Barlow turned and found Howie Boy leveling a shotgun at his face. If he pulled the trigger, it would blow his head clean off. He had underestimated the man, figuring he would get in his vehicle and flee. Barlow did the only thing he could do at the moment and raised his arms in surrender.
Howie Boy's expression remained totally neutral, same with the tone of his voice. "Here's what's going to happen. You're going to pick up the lady and carry her downstairs. As long as you're carrying her, you won't be able to do anything stupid."
"Carry her where?"
"I'll tell you. Let's go. Be quick about it."
Barlow turned to Pet, slid one arm under her legs, the other under her shoulders. She shuddered when he lifted her and started sobbing.
Barlow tried soothing her. "Shhh, put an arm around my neck."
She couldn't manage even that much and went quiet. Barlow guessed she had passed out from whatever pain she suffered. Although Pet was slender and had a great physique, she was dead weight. For the first time in his life, Barlow silently thanked his father for making him haul heavy bundles of shingles up ladders. It had developed his upper body strength making it possible for him to move her.
He carried her down the staircase taking care to not trip. Howie Boy followed behind. When they reached the bottom, he motioned with the end of his shotgun toward the door. "Outside."
So far, that was exactly what Barlow would've done in getting help for Pet, but he wasn't naïve enough to think Howie Boy would volunteer to drive them to the hospital. He stepped onto the porch. Three inches of snow had now accumulated on the grass, and it continued to fall relentlessly.
"Across the meadow, toward the far corner," Howie Boy ordered.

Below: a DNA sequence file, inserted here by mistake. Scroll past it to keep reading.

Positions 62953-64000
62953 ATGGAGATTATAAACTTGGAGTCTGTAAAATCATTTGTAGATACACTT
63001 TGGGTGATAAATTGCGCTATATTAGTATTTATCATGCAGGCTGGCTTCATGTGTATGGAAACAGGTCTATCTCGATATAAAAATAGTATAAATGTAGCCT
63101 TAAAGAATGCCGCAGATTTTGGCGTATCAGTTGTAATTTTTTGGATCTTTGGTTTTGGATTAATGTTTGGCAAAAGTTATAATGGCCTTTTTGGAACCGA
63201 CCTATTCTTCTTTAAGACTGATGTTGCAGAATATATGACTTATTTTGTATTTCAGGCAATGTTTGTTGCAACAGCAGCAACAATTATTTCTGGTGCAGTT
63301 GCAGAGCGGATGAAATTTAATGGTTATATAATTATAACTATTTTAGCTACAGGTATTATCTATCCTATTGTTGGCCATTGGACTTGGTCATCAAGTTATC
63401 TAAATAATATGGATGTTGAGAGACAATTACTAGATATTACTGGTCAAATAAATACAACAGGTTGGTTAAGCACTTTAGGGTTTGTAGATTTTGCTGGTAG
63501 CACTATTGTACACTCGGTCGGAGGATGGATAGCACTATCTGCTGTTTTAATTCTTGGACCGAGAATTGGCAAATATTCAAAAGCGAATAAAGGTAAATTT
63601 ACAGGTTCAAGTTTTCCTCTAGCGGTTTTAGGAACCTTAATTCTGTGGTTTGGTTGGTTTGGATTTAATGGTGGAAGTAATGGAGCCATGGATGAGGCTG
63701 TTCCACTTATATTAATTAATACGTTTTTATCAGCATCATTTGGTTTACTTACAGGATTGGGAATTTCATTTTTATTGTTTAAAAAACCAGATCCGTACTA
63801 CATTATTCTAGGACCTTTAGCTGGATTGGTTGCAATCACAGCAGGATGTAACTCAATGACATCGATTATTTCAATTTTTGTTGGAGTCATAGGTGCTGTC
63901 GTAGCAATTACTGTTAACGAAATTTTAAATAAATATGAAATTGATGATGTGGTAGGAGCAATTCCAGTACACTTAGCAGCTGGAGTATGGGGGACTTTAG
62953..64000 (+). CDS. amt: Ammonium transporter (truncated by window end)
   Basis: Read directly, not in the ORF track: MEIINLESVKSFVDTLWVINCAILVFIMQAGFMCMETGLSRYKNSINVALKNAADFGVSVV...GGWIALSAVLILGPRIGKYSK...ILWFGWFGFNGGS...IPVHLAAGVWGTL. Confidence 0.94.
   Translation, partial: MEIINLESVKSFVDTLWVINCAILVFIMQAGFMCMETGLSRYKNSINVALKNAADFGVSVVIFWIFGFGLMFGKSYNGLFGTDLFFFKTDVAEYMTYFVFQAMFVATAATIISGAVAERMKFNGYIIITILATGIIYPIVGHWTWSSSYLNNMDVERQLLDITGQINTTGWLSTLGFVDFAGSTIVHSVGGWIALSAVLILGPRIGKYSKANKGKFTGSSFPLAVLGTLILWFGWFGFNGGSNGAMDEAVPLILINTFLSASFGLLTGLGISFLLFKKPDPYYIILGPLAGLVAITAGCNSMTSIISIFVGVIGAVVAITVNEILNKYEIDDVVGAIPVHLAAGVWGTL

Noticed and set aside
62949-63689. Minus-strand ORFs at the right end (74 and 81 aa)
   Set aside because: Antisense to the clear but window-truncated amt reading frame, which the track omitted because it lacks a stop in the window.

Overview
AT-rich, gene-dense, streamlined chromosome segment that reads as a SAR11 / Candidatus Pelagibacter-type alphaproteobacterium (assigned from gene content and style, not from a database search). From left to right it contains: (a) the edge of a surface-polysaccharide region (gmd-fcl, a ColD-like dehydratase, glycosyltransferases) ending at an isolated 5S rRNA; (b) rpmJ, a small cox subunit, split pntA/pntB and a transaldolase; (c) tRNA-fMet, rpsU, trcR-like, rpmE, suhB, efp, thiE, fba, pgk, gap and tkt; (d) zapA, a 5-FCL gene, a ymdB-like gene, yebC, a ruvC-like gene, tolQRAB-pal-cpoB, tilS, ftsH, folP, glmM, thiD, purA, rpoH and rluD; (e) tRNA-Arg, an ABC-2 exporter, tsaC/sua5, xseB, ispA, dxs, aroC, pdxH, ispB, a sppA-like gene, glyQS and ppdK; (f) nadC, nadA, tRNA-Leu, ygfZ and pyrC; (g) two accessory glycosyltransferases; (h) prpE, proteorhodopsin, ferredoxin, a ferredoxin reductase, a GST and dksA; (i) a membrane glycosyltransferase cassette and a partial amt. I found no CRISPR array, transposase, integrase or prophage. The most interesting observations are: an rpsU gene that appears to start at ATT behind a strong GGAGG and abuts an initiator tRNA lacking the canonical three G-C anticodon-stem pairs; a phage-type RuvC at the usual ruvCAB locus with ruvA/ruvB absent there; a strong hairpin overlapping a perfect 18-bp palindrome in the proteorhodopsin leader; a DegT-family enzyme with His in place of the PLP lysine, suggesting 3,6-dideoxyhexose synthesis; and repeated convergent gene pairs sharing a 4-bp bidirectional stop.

Barlow guessed the plan. Howie Boy had dug a hole as a grave. He meant to shoot them and bury their bodies. The knowledge should have filled him with fear. Instead, it gave him purpose. He had to figure a way out during the time it took to walk through the snow to the hole in the ground.
He could think of only one thing to do, and as tactics went, he knew it was pretty lame. But it was his only move. "I need to stop to take a rest. Pet is getting heavy."
"Keep walking," Howie Boy ordered.
"Seriously, man, I'm afraid I'm going to drop her." After saying that, Barlow faked like he was stumbling and went to his knees. Gently as possible, he laid Pet on the ground. He wasn't out of breath but pretended like he was and panted.
Pet moaned and trembled. Her eyes remained closed.
Barlow looked up at Howie Boy, gauging the distance between them. About ten feet. The man still had the shotgun pointed in his general direction, but he seemed more relaxed, as if confident. "Let me take off my coat and put it on her. She won't last long out here in the condition she's in."
"Pick her up," Howie Boy said with more heat in his voice than before. "In a few minutes she's not going to feel anything."
"I don't suppose there's any sense trying to reason with you."
"I said, pick her up."
Barlow sighed, faking resignation. "Okay, okay." He reached for Pet. While sliding his hands toward her, he scooped hands full of the wet, clumpy snow. They made tight, compact snow balls in his fists.
He swiveled his head toward Howie Boy. "Before you kill us, I'm hoping you'll do me the courtesy of answering one question." Barlow had no question. His statement was meant to mentally distract the man.
YOU ARE READING
Ripples in the NightMystery / Thriller
High school graduation and an unsolved murder rip apart childhood sweethearts Barlow and Pet. Ten years pass and they get a second chance to rekindle their romance. When they team up to solve the murder, the killer resurfaces bent on parting them ag...